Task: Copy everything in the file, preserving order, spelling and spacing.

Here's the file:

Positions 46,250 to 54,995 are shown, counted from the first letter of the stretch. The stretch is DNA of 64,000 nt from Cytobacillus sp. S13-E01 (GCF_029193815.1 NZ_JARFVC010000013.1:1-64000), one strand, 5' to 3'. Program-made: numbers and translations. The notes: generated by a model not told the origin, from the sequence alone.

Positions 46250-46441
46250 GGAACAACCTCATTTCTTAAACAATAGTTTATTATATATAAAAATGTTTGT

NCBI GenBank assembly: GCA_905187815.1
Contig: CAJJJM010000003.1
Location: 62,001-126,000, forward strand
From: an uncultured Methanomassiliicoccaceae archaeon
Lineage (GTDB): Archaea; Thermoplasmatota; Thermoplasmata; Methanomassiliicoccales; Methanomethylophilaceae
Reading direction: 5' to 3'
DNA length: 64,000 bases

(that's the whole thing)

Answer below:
Positions 46,250 to 54,995 are shown, counted from the first letter of the stretch. The stretch is DNA of 64,000 nt from Cytobacillus sp. S13-E01 (GCF_029193815.1 NZ_JARFVC010000013.1:1-64000), one strand, 5' to 3'. Program-made: numbers and translations. The notes: generated by a model not told the origin, from the sequence alone.

Positions 46250-46441
46250 GGAACAACCTCATTTCTTAAACAATAGTTTATTATATATAAAAATGTTTGT

NCBI GenBank assembly: GCA_905187815.1
Contig: CAJJJM010000003.1
Location: 62,001-126,000, forward strand
From: an uncultured Methanomassiliicoccaceae archaeon
Lineage (GTDB): Archaea; Thermoplasmatota; Thermoplasmata; Methanomassiliicoccales; Methanomethylophilaceae
Reading direction: 5' to 3'
DNA length: 64,000 bases